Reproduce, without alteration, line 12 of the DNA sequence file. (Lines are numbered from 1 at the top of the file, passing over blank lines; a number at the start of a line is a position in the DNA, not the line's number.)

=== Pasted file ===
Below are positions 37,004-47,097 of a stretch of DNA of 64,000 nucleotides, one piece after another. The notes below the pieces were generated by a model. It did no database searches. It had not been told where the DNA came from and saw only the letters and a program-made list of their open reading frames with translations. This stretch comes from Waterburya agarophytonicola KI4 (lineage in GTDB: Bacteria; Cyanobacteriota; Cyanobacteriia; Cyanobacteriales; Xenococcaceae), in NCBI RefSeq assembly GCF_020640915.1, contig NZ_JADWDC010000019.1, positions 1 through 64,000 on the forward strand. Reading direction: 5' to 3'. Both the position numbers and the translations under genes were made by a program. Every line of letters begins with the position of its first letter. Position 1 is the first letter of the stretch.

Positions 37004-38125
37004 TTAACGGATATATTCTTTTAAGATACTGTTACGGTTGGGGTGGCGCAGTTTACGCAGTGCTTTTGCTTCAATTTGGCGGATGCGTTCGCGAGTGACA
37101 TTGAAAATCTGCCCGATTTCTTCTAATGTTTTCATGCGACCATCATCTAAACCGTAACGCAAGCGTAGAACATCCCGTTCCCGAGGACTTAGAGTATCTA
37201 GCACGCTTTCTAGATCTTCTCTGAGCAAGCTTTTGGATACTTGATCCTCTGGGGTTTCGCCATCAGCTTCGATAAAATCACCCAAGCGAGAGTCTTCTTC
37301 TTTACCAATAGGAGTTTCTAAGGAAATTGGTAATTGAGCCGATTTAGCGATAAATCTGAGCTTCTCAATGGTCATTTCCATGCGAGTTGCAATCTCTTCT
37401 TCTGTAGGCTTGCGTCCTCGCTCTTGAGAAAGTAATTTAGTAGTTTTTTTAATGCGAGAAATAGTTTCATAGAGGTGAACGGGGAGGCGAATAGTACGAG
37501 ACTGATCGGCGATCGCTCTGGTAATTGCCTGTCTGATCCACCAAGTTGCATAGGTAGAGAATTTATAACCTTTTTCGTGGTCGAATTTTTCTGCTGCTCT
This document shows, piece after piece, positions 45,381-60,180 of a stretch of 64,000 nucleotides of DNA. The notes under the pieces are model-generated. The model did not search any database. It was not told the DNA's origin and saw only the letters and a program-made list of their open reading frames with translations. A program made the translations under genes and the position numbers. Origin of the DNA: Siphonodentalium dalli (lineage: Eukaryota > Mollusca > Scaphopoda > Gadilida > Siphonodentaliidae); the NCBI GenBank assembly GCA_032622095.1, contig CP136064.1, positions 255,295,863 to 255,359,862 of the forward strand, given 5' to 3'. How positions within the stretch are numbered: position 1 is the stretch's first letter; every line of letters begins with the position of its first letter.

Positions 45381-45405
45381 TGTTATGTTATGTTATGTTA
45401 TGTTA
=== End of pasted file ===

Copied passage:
45401 TGTTA